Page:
The recent reaction to Ian Thorpe’s “Coming Out,” raised and continued to raise some interesting questions about gay athletes and their acceptance in the world in which they make a living.
Hot on the heels of the Commonwealth Games, the Gay Games are now under way in Cleveland, Ohio.
This may not be an elite competition but the standards are expected to still be of a fairly high calibre in several events that the 7000 lesbian, gay, bi-sexual and transgender athletes will be participating in.
Some media outlets have noted that no high profile athletes who have ‘come out’ are in fact gracing the games with their presence, although American footballer Michael Sam of the St Louis Rams, who is possibly the highest profile gay athlete in the USA, is featuring in a video urging people to take part in a study into homophobia in sport.
This will be a survey with interesting results and one that should be carried out across the sporting landscape so that we can truly evaluate whether people really do care about the sexuality of their team mates or fellow competitors.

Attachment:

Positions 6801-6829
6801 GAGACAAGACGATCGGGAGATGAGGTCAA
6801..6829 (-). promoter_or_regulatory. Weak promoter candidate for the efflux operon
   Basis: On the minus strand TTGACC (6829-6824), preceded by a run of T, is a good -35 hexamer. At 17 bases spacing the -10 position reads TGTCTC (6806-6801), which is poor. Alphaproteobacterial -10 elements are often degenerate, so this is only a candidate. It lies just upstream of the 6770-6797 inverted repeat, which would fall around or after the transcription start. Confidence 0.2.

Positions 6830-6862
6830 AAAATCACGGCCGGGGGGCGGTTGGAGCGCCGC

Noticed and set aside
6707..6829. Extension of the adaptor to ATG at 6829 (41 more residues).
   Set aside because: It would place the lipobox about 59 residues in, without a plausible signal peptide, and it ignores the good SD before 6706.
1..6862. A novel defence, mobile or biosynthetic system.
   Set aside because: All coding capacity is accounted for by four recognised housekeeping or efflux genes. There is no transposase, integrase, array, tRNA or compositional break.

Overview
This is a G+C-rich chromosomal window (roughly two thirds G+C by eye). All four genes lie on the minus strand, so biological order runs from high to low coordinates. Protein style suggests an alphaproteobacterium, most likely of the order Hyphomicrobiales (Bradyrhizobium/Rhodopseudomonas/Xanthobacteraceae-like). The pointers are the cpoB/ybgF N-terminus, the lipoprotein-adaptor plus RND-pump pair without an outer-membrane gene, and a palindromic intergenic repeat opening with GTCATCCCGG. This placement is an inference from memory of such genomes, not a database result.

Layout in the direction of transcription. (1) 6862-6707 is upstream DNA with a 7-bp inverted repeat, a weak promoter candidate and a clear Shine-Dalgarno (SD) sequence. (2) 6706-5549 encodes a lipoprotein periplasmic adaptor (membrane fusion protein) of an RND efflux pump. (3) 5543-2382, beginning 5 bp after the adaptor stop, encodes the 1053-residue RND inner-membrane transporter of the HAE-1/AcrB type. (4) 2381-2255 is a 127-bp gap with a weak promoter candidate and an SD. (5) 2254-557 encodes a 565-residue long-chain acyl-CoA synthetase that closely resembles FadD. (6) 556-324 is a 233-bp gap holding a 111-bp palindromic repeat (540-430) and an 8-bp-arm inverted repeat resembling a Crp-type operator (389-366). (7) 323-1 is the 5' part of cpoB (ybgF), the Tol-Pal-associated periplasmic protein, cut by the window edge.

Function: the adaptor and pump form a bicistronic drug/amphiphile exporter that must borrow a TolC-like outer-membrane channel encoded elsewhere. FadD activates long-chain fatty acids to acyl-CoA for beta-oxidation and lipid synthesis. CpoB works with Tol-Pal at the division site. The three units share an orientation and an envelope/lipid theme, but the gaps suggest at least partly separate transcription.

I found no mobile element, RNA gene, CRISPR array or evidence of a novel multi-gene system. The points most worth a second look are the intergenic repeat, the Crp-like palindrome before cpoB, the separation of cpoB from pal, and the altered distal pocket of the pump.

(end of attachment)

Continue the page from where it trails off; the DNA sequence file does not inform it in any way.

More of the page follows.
There are some who will say that if we find that to be the case, events such as the Gay Games will no longer have a reason to exist. Yet events such as this are big money spinners, for example the Gay Mardi Gras in Sydney is Australia’s most successful event for attracting tourists from overseas and interstate.
So is the issue no longer just about the athlete’s sexuality? We raised the issue as to why in the past athletes were loathe to “come out,” for fear of losing sponsorship dollars, but now with the gay community offering new opportunities, and creating its own successful events, one has to wonder if this issue is now much greater than being just about the athlete.